If you would have told me when I was 20 years old that in my 30s and 40s I would be spending a significant amount of my time on a soccer field I would have assumed that the Communists had finally taken over America. Back then, I was ignorant about soccer. I thought the game was only for Communists and really, really rich boys with first names like Fuller or Sherbet.
But over time, I fell in love with the game.
I’m not alone.
Baseball was once America’s pastime. Soccer is the world’s pastime. And before you write soccer off as the metric system of sports—something the world loves but America has no time for—think again. The American sports landscape is quickly changing.
If you don’t believe me, just follow the money.
FC Barcelona, a soccer team in Spain, has just become the first team to ever surpass $1 billion in revenue. Read that again. Not the Yankees. Not the Cowboys. Not the Lakers.
But again, this is not simply a European phenomenon. Take my state of Georgia for an example. Football rules the day here. The Georgia Bulldogs average attendance for home games is over 90 thousand. The Atlanta Falcons average around 72 thousand. From there, the so-called big three sports begin to taper off. The Braves average around 31 thousand and the Hawks 14 thousand.
But then there’s Atlanta United, of Major League Soccer.
They have an average home game attendance of 52,273. They’ve had as many as 72 thousand at a game.
Expect these numbers to keep trending toward soccer. And while there is the potential for more growth in baseball and basketball, don’t expect football to keep ruling the day, even in hotbed states like Georgia.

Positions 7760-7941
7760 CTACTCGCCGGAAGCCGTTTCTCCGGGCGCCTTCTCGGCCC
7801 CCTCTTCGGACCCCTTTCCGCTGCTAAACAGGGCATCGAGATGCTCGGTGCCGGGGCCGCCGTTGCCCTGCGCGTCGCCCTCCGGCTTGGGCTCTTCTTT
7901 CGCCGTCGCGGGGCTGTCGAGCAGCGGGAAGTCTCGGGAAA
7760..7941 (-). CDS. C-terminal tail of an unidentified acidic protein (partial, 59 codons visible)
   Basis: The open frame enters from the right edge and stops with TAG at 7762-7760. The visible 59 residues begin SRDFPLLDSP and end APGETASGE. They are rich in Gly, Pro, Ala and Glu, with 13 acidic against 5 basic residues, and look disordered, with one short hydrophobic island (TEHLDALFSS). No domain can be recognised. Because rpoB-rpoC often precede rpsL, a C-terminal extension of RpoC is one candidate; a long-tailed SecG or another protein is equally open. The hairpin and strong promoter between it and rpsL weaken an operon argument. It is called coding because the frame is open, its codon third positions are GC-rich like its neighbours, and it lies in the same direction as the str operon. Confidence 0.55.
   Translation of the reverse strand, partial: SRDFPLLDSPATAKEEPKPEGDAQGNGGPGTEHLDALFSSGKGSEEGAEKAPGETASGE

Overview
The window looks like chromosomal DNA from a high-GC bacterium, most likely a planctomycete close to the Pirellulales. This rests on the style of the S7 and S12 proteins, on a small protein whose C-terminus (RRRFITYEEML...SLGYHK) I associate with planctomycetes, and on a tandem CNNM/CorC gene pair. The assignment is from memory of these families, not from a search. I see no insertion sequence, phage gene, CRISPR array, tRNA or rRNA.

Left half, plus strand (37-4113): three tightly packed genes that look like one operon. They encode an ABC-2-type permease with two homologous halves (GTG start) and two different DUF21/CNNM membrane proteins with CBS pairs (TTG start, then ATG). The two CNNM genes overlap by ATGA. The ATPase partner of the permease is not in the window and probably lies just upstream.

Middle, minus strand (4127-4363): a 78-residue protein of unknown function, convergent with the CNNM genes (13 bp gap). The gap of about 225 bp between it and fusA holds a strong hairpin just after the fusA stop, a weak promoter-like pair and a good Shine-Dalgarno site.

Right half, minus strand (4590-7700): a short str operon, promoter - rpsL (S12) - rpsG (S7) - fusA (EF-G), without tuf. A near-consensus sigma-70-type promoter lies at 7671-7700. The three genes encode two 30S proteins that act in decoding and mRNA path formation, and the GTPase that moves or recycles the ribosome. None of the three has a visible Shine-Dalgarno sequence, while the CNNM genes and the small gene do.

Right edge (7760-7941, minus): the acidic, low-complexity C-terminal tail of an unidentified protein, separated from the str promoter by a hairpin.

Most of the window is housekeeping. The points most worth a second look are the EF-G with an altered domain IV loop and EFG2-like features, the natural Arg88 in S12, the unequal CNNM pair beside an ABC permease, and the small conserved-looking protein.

More and more parents are keeping their kids out of football because of the fear of concussions. To be fair, you can get a concussion doing just about anything, even soccer. Football just seems to have the market cornered on head injuries at the moment. Much of that is due to the fact that kids are getting bigger and faster and, despite the best efforts of NFL referees, still requires hitting and tackling. Call it what you want but that’s enough to make a lot of parents walk right on by the football registration tent and head on over to the soccer one.
One man in a small, rural, southern town told me that when he took his kid to football practice, he couldn’t believe how many more kids were there for soccer than football. Imagine the scene in places like San Diego or Miami.
The times are changing and so is the landscape of our sporting culture.
I love football. But I love soccer too. You’re allowed to like both.
My aim is not to pull you away from the great sport of football.
It’s simply to show you that there’s another one out there and a lot of people are watching it, playing it, and spending money on it.
Yes, even in America.
When it’s played right, soccer is a beautiful game. And it promises to only get better when tomorrow’s Julio Jones and Todd Gurley walk past the football registration tent and give soccer a try.